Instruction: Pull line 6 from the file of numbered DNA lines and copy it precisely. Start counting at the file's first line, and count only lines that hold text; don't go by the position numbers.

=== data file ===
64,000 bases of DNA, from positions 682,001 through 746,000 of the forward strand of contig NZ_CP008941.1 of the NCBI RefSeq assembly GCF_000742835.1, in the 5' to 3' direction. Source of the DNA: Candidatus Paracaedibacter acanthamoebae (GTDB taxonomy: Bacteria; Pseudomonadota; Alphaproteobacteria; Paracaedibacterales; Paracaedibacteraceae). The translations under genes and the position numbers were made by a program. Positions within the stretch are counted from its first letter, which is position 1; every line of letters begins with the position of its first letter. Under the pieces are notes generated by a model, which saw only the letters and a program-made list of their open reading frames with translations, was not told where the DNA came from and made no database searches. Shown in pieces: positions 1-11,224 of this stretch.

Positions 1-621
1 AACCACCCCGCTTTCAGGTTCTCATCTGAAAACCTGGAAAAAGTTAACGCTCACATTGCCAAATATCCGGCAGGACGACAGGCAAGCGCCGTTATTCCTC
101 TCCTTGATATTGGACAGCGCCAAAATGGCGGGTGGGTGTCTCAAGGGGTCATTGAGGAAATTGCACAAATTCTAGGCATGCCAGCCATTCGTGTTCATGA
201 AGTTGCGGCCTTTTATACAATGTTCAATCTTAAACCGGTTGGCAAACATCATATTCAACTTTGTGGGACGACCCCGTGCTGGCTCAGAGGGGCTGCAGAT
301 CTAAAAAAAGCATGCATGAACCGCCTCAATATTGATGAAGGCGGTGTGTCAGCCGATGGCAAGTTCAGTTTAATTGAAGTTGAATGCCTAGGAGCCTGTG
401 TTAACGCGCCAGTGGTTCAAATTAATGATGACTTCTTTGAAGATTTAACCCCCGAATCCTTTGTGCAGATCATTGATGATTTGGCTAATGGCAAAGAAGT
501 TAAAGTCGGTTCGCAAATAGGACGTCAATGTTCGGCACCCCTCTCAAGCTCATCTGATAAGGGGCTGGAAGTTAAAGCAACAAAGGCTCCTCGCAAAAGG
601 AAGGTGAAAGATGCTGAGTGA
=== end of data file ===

301 CTAAAAAAAGCATGCATGAACCGCCTCAATATTGATGAAGGCGGTGTGTCAGCCGATGGCAAGTTCAGTTTAATTGAAGTTGAATGCCTAGGAGCCTGTG